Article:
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177

John Hollenbeck: A Blessing

David Adler By

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John Hollenbeck: A Blessing John Hollenbeck has made several small-group recordings, but a large ensemble suits his advanced compositional voice especially well. With A Blessing, he documents the inspired large-group work he has showcased live over the last three or so years (most recently at the Jazz Standard CD release gig on January 25th). The drummer/bandleader's music is a bit more abstract than that of Maria Schneider and her forebearers (Brookmeyer, Gil Evans, et al.), but it drinks from nearby streams and it has a personal quality that haunts the imagination well after the album ends. The opening title track and the closing "The Music of Life feature vocalist Theo Bleckmann singing prepared texts — the former a prayer read at the funeral of Hollenbeck's grandmother, the latter a meditation on music and spiritual healing from Hazrat Inayat Khan. At 16 minutes, the first piece is a rubato dreamscape that builds to a soaring tangle of melodies over a challenging harmonic rhythm. The last piece makes use of lyrical drones and monotones, with dissonant flute and low brass textures and occasional throat-singing from Bleckmann.

"Folkmoot, commissioned for a 2003 IAJE premiere in Toronto, begins in a bright, driving tempo which later gets underlined by electric bassist Kermit Driscoll. "Ram, inspired by Muhal Richard Abrams, finds pianist Gary Versace and vibraphonist Matt Moran sparring in between gruff announcements from the horns. "Weiji, with its insistent tom-tom patterns, hints at Ellington's Africanist tendencies but winds down with a much lighter, straight-eighth melodic theme. "Abstinence, the second-longest piece, has a restrained, rock-like feel and something of a spy movie flavor, with curious electronic elements at the end. "April In Reggae (which opened Hollenbeck's first set at the Jazz Standard) contains a buried reference to "April In Paris. Hollenbeck takes a stark six-note theme and elongates it, until it coils around itself.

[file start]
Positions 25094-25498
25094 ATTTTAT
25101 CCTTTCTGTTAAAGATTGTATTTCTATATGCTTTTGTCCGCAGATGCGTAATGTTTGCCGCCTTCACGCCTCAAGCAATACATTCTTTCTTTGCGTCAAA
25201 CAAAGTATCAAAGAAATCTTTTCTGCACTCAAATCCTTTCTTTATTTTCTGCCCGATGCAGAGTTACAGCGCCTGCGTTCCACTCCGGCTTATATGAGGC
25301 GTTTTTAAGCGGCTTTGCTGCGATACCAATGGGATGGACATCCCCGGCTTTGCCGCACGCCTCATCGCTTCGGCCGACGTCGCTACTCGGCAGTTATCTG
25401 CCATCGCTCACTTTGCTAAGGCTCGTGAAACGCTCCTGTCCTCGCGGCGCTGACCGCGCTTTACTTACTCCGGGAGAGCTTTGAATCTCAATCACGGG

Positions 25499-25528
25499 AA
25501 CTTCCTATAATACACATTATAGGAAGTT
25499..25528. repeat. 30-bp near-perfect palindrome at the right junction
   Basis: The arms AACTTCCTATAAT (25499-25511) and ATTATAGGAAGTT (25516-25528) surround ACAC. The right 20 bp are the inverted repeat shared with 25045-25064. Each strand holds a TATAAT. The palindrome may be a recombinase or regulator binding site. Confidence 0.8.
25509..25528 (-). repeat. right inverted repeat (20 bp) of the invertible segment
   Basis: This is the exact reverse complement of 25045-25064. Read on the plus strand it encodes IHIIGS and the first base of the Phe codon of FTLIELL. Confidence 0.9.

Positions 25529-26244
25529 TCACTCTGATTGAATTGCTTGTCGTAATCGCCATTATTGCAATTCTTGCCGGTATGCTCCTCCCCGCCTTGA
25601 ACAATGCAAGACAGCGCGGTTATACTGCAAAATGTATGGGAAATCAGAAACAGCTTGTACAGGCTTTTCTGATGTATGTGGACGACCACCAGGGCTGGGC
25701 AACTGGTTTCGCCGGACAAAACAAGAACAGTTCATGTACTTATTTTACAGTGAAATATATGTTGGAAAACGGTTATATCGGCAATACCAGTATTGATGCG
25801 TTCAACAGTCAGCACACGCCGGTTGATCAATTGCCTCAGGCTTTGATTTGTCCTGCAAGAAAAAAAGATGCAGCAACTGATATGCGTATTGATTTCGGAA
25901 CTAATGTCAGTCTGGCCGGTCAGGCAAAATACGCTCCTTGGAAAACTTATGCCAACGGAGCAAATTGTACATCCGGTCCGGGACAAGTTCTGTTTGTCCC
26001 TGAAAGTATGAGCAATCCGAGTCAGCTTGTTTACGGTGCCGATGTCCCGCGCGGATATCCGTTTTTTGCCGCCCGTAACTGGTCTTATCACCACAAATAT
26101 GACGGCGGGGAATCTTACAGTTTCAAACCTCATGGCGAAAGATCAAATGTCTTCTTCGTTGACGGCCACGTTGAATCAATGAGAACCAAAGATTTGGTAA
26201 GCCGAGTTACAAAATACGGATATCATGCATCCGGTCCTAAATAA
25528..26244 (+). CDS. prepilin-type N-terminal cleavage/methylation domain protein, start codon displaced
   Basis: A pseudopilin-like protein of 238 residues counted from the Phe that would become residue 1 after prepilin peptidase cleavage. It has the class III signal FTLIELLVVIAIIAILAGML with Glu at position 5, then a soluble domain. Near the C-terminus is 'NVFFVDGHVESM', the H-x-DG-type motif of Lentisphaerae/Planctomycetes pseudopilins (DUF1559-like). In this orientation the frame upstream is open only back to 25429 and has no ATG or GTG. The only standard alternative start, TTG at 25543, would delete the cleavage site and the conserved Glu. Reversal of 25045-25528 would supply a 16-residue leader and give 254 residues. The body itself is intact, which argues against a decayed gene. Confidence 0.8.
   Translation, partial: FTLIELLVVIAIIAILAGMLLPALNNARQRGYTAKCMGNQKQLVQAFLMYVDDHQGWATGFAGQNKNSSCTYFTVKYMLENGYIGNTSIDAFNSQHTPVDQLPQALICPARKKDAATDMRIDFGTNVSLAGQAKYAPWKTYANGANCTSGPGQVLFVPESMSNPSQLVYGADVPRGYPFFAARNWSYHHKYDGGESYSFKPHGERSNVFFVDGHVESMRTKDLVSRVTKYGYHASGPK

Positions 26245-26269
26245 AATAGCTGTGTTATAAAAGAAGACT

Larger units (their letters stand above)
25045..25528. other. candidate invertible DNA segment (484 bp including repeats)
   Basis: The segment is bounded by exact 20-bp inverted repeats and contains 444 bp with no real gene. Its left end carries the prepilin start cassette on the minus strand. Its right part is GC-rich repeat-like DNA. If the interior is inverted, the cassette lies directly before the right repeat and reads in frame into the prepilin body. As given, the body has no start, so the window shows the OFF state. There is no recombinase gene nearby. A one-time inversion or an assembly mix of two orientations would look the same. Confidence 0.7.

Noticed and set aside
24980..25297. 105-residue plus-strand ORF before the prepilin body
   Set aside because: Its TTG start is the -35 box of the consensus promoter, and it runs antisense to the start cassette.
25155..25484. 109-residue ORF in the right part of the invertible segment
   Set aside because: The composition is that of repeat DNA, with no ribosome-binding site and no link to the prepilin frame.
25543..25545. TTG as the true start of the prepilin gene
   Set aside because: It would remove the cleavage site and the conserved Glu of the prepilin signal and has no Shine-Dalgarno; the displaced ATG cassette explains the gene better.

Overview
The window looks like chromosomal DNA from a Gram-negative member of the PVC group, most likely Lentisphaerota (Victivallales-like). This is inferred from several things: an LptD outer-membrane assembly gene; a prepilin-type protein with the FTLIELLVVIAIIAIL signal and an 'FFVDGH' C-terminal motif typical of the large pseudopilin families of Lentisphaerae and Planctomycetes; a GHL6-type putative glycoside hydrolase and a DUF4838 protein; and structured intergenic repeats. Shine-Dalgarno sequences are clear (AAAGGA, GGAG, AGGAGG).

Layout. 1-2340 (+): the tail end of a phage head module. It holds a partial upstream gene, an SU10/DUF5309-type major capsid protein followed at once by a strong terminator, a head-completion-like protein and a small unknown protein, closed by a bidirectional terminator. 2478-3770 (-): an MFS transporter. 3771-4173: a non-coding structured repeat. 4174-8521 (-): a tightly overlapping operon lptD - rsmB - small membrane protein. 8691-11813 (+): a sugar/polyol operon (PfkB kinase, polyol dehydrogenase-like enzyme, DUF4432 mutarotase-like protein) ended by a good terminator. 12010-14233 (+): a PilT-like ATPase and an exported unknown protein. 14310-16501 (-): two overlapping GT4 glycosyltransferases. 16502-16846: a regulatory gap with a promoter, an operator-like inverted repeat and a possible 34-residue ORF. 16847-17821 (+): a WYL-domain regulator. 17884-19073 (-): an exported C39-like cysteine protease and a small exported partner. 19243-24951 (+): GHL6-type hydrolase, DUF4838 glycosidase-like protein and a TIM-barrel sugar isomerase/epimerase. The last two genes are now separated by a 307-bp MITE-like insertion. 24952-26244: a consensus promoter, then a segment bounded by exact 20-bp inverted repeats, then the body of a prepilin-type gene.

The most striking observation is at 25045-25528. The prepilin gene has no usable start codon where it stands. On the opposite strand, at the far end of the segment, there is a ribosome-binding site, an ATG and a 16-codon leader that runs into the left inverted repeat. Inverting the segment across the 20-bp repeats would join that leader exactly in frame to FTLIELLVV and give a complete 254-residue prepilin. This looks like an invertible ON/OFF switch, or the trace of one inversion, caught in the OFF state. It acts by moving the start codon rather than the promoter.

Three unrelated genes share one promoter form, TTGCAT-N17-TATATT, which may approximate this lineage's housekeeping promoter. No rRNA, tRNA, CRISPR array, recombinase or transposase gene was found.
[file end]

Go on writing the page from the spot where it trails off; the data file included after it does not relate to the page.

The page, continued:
One complaint: Horn soloists are not identified on the recording. The reeds are Tom Christensen, Ben Kono, Chris Speed, Dan Willis and Alan Won. The trombonists are Rob Hudson, Kurtis Pivert, Jacob Garchik and Alan Ferber. The trumpeters are Jon Owens, Tony Kadlek, Dave Ballou and Laurie Frink. Hollenbeck, tied up behind the drum kit, enlists JC Sanford as his conductor. Many of these players were at the Standard, where Hollenbeck rolled out several new, non-album arrangements, including a vivid "Four In One by Thelonious Monk. Even when interpreting canonical jazz, Hollenbeck goes about his art with startling originality and vision.


Track Listing: A Blessing; Folkmoot; Ram; Weiji; Abstinence; April in Reggae; The Music of Life

Personnel: Dave Ballou (Trumpet); Theo Bleckmann (Voices); Tom Christensen (Soprano, English Horn, Tenor Sax); Kermit Driscoll (Bass); Alan Ferber (Trombone); Laurie Frink (Trumpet); Jacob Garchik (Trombone); John Hollenbeck (Drums); Robert Hudson (Trombone); Tony Kadleck (Trumpet); Ben Kono (Alto, Flute, Soprano sax); Matt Moran (Mallets); Jon Owens (Trumpet); Chris Speed (Clarinet); Gary Versace (Piano)

Year Released: 2005 | Record Label: OmniTone | Style: Modern Jazz


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